Alison Sweeney knows a thing or two about body confidence. Take this morning, when she stepped out of the shower in front of a dozen crew members on Days of Our Lives. It doesn't get much more intimidating than that, but such moments are all in a day's work for Alison. "As an actress, you know these kinds of scenes can come up at any time, so you have to stay in great shape," she says. She admits, though, that it hasn't always been easy, which is why she has a strong camaraderie with the contestants on The Biggest Loser, the blockbuster show she's hosted since 2007.
Alison was just 16 when she started on Days, and for the first decade she struggled publicly with her weight. Hollywood casting agents called her fat. After trying dozens of diets Alison finally began eating healthy foods and doing almost daily exercise sessions. It worked. She went from a size 12 to a 2 or 4, maintaining her weight for the last decade, except when she was pregnant with Ben, now 6, and Megan, now 2. Inspired, Alison wrote a book about motherhood and weight called The Mommy Diet, which is about to come out in paperback. At age 35, she's fitter than ever.
Over a bowl of oatmeal and skim milk at her favorite cafe, Alison told FITNESS how she does it.
With two shows, a hectic filming schedule, and two kids, what's your secret for fitting in workouts?
My weeks are always different, so part of my challenge is finding ways to exercise within the chaos. I can't say I'm going to work out five days a week, because if I'm a day short, I'll feel like a failure. Instead I made a deal with myself that I would work out every day that I had time to, no excuses. Each night I figure out how I'm going to exercise tomorrow. Work out at home with a Bob Harper or Jillian Michaels DVD? Grab a quick workout at The Biggest Loser ranch? Take my favorite Spinning class at the gym? Or go on a hike with the kids, where I'll do some squats, lunges, and jumping jacks while they're playing?
You credit your husband and kids in your weight-loss journey. What did you learn from them?
My husband, Dave, taught me not to tie my self-worth to what I eat. Women attach all these emotions to a plate of food. Men don't. Whether or not you eat too much sugar has nothing to do with what type of person you are. I also love that my kids will wear themselves out. They'll stay in the bouncy house until they're drenched in sweat and I drag them out. Adults too often just sit on the sofa and watch TV.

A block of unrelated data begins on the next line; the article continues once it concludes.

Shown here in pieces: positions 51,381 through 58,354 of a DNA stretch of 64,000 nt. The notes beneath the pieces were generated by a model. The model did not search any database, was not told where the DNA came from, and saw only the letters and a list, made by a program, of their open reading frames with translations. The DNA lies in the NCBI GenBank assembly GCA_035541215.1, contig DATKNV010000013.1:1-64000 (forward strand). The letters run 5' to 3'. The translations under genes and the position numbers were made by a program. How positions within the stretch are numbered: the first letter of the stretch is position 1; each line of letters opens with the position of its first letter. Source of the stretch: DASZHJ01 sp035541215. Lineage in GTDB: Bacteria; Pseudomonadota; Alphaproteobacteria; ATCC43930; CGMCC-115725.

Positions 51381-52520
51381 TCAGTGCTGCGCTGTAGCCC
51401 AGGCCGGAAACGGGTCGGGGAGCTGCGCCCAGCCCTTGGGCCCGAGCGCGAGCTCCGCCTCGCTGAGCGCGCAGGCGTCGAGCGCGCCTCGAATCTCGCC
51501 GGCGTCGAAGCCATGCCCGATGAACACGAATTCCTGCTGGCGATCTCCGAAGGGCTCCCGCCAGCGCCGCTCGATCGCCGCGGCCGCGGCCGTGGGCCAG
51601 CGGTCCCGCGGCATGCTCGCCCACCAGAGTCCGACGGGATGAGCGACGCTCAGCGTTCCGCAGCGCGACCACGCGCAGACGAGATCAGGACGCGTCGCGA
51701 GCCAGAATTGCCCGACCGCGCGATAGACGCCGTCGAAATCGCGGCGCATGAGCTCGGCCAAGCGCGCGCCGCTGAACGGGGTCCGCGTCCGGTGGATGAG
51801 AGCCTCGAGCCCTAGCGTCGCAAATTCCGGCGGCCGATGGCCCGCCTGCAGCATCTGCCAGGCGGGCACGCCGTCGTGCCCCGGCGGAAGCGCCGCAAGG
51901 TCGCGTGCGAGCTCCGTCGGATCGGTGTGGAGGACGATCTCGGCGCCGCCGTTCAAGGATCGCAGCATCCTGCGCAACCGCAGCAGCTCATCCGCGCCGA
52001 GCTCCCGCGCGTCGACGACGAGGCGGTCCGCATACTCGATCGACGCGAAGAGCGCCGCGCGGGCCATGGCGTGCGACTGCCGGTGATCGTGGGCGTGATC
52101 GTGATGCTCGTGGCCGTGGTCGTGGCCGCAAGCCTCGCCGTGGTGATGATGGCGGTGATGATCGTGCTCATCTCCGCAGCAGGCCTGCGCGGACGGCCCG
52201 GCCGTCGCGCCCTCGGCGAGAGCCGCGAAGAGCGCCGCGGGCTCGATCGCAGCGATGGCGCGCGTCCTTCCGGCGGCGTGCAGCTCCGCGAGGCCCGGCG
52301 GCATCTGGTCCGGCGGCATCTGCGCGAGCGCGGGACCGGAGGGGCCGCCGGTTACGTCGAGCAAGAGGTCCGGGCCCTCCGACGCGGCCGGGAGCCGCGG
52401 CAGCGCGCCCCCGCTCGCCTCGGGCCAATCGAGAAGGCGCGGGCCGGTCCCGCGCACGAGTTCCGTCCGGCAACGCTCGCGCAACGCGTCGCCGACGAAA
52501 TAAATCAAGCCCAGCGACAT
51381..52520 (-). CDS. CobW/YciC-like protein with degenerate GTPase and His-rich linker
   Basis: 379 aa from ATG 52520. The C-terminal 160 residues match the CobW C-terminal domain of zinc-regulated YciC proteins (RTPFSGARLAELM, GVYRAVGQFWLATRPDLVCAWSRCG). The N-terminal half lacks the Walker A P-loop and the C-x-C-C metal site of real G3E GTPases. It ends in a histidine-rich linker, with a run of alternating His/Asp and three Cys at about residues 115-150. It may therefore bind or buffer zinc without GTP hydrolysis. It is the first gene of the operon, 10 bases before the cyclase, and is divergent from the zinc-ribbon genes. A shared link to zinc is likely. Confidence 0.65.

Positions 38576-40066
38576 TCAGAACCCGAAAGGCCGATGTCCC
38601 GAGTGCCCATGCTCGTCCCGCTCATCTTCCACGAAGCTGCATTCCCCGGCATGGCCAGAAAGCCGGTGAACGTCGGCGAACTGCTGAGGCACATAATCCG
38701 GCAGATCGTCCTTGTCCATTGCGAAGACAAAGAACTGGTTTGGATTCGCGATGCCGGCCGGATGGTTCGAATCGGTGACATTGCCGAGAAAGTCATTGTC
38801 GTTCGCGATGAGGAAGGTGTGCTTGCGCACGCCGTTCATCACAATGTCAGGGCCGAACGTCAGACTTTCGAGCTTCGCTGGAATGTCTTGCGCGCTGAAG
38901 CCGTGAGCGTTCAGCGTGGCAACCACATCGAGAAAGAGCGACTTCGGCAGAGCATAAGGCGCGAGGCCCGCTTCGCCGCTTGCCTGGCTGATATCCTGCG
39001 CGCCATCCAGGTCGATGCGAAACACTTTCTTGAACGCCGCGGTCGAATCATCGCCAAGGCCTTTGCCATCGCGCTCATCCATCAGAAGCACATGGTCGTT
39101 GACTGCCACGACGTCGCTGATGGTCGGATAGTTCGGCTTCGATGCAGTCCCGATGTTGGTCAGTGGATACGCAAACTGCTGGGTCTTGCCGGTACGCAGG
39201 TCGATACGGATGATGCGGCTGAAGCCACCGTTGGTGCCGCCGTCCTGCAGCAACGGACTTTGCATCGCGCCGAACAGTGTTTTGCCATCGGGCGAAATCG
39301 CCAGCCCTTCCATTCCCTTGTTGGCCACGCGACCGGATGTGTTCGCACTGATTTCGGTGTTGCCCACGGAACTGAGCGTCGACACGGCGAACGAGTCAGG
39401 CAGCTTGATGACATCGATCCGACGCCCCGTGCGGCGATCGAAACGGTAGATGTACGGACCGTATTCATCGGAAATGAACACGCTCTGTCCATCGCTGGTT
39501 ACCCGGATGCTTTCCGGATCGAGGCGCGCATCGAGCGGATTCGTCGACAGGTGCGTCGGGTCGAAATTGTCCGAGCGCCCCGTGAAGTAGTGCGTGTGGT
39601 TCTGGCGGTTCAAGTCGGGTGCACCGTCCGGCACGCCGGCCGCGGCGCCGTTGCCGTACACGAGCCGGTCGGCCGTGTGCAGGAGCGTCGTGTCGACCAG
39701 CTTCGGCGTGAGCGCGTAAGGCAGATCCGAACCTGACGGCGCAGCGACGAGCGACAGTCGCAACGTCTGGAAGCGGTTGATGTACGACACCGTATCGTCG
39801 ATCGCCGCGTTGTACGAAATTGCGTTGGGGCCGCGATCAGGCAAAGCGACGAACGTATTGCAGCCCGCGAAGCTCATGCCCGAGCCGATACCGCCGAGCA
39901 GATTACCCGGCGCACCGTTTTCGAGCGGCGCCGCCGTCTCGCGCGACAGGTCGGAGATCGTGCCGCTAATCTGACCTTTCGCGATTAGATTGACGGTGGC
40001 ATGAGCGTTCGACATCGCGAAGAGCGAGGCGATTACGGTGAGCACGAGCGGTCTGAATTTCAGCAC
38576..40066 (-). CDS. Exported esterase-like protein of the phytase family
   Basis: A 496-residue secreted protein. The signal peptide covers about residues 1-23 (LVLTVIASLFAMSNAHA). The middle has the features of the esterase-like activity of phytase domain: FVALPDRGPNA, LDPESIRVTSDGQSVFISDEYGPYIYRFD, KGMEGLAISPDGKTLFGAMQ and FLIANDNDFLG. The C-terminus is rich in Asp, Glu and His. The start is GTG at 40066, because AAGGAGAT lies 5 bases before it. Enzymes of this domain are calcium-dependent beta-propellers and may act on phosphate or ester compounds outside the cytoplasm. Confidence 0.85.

Do you ever freak out when you have to film a scene in which you're wearing almost nothing?
I get a case of nerves. But I feel really proud of how hard I've worked to look good and be fit and athletic. So today when I had that shower scene I thought, I can be really self-conscious and make everyone uncomfortable. Or I can just go out there and have fun. And that's what I did.
The weigh-in is a huge moment on Loser. Yet you don't use a scale. Why not?
When I was younger I let the scale define me. Paying attention to the way my clothes fit, my ability to compete in a class, or whether I'm out of breath getting up a hill I ran easily last week — those all feel like healthier ways for me to stay in check.
If your jeans start feeling tight, what do you do?
I should be eating 1,500 calories a day. So if my clothes don't fit, I'm aware of exactly what I did to get there: I went to two birthday parties and had cake at both, for instance. My rule is I do not lie to myself about what I'm eating. Instead of beating myself up, though, I look ahead to the next step. So I'll cut out the extra stuff and exercise more.
Do you give in to cravings when they strike?
From time to time. My biggest weakness is homemade desserts. But I try to keep portions under control. I was at a friend's birthday and she had these gorgeous cupcakes. I knew that one of them was about 500 calories, so I cut it in fourths and had a piece. That bit was completely satisfying.
You've worked out with both Jillian and Bob. Were they tough on you?
When Jillian trained me, she was merciless, but she never failed to compliment me. As women, we tend to downplay our achievements, but Jillian taught me to celebrate them. Bob showed me that I could do more than I thought. One day I'd been on the treadmill for 40 minutes. I was about to get off, when he asked, "When are we running sprints?" He proceeded to put me through this intense circuit. It turned out I ran at a 10 inclination and a speed of 10 miles per hour. It was the toughest thing I'd ever done, but I learned to let go of my preconceived notion of my limits.
If you were a contestant on Loser, how would you do?
I'm an extremely competitive person. I have to believe I'd make it all the way to the end.
Originally published in FITNESS magazine, November/December 2011.